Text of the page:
Six boards is the maximum number you can sit on and still actually contribute
valuable time and energy, we’re told by veteran VCs. Menlo Ventures and
Matrix Partners were the only firms whose partners sat on an average of six or
fewer boards, giving them perfect 10s. We gave firms whose partners held an
average of seven to eight board seats a score of 9, and so on. Oak fared the
worst: its six general partners sit on an average of 12 boards each.

IPOs/Sales.

This is one of those categories that VCs like to brag about, but it can often be
misleading. Two firms may be in the same IPO, but one may own 15 percent of
a company while another owns 1 percent. The only real way to know how well a
VC did in an IPO is through disbursement figures. Still, we felt we should give
VCs some credit for liquidity events. We gave a firm one point for every $1
billion in value, with a maximum of 10 points for $10 billion. IPO figures were
based on the close on the first day of trading. Sale prices were based on the
value on the day the deal closed. A lot of moonshot IPOs have fallen back to
earth, so this category is squishy at best.

Lack of portfolio problems.

Matrix was the only firm on our list that had no failed or troubled companies.
We gave each firm 1 point for every failed company and half a point for every
company that had laid off employees in the past year. We then subtracted that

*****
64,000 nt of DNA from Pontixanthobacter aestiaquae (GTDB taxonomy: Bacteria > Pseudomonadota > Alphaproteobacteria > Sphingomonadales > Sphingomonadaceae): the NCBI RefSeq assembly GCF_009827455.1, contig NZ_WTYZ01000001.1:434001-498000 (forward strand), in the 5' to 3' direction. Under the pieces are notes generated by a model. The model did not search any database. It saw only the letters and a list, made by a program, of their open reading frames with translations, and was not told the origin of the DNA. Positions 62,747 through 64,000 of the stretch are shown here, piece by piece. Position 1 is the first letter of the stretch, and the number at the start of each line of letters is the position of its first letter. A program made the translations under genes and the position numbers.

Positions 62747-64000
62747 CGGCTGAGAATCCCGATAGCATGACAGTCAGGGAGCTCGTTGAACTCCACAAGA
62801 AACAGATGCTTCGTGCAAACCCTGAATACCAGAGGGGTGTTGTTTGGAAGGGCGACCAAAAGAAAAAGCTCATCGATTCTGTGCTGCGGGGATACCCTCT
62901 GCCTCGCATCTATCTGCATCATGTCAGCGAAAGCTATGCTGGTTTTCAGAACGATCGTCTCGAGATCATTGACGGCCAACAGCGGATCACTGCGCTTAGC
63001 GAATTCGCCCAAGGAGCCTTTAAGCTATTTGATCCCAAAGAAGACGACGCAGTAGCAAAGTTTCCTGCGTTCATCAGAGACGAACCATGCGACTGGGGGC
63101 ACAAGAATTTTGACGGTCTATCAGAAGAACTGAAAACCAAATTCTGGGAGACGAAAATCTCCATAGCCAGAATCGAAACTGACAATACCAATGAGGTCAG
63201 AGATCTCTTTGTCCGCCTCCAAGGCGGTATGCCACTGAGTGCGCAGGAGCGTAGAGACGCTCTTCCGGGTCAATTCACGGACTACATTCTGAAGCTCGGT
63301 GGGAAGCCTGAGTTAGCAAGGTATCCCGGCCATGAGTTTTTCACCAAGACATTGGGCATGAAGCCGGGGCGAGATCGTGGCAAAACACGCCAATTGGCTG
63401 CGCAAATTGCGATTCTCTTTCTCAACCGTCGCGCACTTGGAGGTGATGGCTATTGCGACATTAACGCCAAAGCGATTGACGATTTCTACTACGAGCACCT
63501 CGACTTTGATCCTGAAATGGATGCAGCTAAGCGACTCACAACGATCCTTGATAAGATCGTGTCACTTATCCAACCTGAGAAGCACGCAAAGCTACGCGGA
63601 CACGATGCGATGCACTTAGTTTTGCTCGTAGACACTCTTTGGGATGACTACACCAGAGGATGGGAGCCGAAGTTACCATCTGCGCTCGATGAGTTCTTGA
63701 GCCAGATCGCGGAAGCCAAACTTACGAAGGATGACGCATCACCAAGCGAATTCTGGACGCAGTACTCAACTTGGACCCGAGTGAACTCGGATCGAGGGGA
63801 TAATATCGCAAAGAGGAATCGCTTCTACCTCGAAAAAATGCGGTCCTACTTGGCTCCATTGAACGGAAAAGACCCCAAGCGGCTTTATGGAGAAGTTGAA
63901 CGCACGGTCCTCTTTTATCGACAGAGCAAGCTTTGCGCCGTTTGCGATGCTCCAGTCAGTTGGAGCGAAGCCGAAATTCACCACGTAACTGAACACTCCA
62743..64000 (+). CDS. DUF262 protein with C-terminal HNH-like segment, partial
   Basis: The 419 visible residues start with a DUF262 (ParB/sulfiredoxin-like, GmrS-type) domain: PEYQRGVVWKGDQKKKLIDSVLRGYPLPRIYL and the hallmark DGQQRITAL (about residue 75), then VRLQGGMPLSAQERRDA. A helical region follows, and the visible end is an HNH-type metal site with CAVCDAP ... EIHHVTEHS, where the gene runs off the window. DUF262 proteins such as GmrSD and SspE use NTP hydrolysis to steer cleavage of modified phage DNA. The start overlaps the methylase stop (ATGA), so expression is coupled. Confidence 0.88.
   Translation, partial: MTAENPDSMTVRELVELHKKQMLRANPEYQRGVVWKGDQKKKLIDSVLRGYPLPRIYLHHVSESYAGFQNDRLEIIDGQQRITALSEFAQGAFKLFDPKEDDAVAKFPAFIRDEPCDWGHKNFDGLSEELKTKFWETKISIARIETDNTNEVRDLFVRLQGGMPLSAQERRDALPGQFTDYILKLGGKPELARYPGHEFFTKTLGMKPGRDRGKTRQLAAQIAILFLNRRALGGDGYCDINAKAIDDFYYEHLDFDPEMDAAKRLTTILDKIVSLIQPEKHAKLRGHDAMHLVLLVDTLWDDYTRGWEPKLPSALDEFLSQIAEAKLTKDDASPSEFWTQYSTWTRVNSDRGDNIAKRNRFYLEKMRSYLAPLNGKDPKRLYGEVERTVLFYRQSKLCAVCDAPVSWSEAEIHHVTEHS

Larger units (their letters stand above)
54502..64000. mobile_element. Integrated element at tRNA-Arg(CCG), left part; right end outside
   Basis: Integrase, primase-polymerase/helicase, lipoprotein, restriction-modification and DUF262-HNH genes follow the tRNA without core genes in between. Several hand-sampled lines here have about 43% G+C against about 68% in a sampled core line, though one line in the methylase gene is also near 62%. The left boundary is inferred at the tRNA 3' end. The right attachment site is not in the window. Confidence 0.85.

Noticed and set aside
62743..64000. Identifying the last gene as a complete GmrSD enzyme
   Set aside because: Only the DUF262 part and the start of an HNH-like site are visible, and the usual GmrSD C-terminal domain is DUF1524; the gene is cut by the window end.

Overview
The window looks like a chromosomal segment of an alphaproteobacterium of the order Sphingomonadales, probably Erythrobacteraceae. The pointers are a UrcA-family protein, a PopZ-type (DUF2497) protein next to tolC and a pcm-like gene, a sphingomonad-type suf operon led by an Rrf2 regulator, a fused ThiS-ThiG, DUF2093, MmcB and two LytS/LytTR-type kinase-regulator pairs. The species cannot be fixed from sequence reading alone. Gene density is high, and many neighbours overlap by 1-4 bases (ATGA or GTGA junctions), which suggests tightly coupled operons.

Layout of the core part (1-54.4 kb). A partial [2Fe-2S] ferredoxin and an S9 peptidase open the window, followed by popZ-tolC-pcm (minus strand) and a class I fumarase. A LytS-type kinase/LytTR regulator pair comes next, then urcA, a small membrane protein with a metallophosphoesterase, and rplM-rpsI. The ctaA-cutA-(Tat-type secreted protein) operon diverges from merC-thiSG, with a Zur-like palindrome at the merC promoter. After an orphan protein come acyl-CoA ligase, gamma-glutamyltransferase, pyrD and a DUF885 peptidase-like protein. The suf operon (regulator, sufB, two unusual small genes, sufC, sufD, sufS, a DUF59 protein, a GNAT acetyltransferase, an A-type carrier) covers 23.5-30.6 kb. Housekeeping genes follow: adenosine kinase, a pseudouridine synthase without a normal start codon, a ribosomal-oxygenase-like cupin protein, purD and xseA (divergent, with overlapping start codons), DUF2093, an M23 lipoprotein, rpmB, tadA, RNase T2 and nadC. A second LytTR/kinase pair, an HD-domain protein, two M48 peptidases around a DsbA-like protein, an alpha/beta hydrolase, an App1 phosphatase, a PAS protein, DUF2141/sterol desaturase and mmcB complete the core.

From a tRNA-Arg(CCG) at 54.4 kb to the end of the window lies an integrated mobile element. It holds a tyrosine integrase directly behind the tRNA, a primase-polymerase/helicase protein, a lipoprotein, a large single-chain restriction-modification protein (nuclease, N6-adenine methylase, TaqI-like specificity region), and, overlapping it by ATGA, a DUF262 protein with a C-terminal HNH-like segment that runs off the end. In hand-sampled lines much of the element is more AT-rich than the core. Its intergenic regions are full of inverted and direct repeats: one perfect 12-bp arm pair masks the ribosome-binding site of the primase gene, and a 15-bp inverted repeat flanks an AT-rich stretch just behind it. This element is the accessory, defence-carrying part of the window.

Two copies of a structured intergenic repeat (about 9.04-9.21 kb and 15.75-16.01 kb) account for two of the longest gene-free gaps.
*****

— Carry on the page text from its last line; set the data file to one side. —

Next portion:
total from 10. Benchmark fared the worst in this category with a score of 4.
Blame it on those Internet bets like Living.com, MVP.com, and Send.com.

RH 100 factor (2000 and 2001).

VCs deserve credit for portfolio companies that show great promise. Because
the staff of Red Herring spent weeks vetting all of the companies that made the
Red Herring 100 list, we used the private portion of the list (50 companies) in
2000 and 2001 as a basis for determining potential hits. For every portfolio
company on the Red Herring 100, we gave a firm 2 points, with a maximum of
10. Kleiner and Accel Partners were the only firms to receive 10s for both years.
Kleiner had the most companies on this year’s list: Zaplet, Epoch, Synaptics,
SmartPipes, Asera, and Bowstreet.

As much time as we spent thinking about how to create a top ten VC list, and
then double- and triple-checking the data, we’d be nave if we didn’t expect
some VCs to take issue with our numbers or our methodology. So, don’t feel
shy about expressing your opinion.

Write to laragon@redherring.com.

Note: In the “Top 10 VC Firms” on page 185 of issue 97, Menlo Ventures
should have been ranked No. 8 and North Bridge Ventures should have been
No. 9. In addition, we did not make it clear that three firms tied for 4th place:
Sequoia Capital Partners, Oak Investment Partners, and Mayfield. The data
is correct here.

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Steve Lisson | Stephen Lisson | StephenNLisson | Stephen N. Lisson | Austin Texas | Austin TX

Steve Lisson, Stephen Lisson, StephenNLisson, Stephen N. Lisson, Austin Texas, Austin TX, Steve Lisson Austin TX, Stephen Lisson Austin Texas